Five personal finance tips for entrepreneurs

One of the biggest issues many entrepreneurs face is a lack of capital funding. They may have great ideas and may be champing at the bit to build up their business, but without sufficient operating cash, any business will struggle to remain afloat.

There’s also the difficulty that many already-successful entrepreneurs face of tying up all of their personal net wealth into the business to ensure its success. When this happens, their own personal finances tend to suffer as a result.

This is when it’s likely that personal credit card debts will spiral out of control and other outstanding personal debts may end up getting deferred in an attempt to ensure the business keeps operating during the difficult start-up phase.

So rather than trying to struggle through challenging times like these, there are some simple things entrepreneurs can do to make the entire start-up phase a little easier financially.

1. Build a Buffer

Before you take the leap into the exciting world of full time entrepreneurship, take some time to build up a savings buffer. This is money you put aside now while you still have a regular income coming in that is designed to help you for the leaner times ahead.

Besides, when you have savings set aside you can draw on these to cover your living expenses for a while. This is far preferable instead of drawing a salary from a floundering company that needs all the cash it can get until it’s off the ground.

2. Reduce Personal Debts

While you’re building up your savings buffer, it can also be a good idea to work on cutting down any personal debts that can eat into your cash flow at the same time.

Pay down your outstanding credit card balances and pay off any personal loans. This will ease your cash flow and keep your living expenses to a bare minimum, which makes life easier on your business. It may not be possible to pay off a mortgage before you start up your new business, but work on ways to minimise your payments.

This might mean shopping around to find a more competitive interest rate or considering fixing in your interest rate to ensure that your payments won’t increase over the next few years.

3. Trim the Budget

No matter how careful you might think you are on your current household spending, there is always room to trim a little excess off the top wherever you can. Negotiate for lower costs on phone or internet charges. Get rid of the cable TV – there’s nothing on anyway. See if you can get your bank to negotiate for lower interest rates on any debts you have outstanding. Each of these things will make it easier to survive while your business is in the initial growth phase.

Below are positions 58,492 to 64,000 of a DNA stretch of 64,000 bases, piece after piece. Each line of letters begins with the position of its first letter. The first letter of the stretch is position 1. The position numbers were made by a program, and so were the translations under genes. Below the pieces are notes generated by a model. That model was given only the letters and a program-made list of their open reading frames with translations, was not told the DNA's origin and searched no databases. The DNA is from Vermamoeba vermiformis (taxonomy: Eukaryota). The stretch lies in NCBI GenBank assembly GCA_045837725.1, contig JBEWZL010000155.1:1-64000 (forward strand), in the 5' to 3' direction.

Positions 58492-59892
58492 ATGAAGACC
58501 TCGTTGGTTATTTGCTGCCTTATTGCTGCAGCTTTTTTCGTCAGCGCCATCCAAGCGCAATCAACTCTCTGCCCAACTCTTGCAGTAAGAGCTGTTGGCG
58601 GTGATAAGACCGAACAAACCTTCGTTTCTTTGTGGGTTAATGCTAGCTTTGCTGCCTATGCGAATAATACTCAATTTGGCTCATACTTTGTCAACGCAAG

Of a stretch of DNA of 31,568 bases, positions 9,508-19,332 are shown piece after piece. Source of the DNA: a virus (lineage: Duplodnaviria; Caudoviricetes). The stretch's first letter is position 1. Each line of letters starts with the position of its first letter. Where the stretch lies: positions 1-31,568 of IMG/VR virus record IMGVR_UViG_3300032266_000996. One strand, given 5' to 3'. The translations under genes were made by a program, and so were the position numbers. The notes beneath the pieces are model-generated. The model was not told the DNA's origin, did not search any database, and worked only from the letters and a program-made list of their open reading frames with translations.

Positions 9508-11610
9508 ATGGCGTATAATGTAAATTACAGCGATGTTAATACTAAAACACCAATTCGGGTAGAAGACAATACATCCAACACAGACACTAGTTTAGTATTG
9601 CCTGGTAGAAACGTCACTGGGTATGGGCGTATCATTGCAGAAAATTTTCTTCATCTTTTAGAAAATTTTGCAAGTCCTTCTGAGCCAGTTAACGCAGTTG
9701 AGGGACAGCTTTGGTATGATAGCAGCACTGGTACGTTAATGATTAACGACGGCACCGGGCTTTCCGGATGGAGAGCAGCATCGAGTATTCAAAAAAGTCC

This tip is crucial for any entrepreneur currently living off savings, as the lower you can get your living expenses, the longer those savings are going to last.

4. Recruit Friends and Family

Borrowing money from friends and family is never a good idea. However, there’s nothing wrong with recruiting a little help from loved ones. When you’re considering asking for help from family, don’t go with handshake deals. Instead, document all the details of the loan properly, including what and when you expect to pay it back.

Make it very clear whether you intend to repay the amounts with interest, or whether you’ll be issuing shares in the company as repayment.

One of the benefits of documenting any private loans this way is that you’ll find it easier to show any future investors into your company how your financial structure looks.

5. Don’t Dilute Ownership Too Quickly

Many entrepreneurs are keen to offer friends, family and even employees a share in the company they’re building up. This often leads them to diluting their own share in the company.

If the object of releasing shares in the company is to raise investment capital, try to limit the total share allocations to no more than 30% or 40% of the total ownership amount. Leave the rest for yourself.

Besides, if all your shares in your own company are owned by other people and you’re doing all the work of getting it up and profitable, what’s left in it for you?

This was written by Fred Schebesta from


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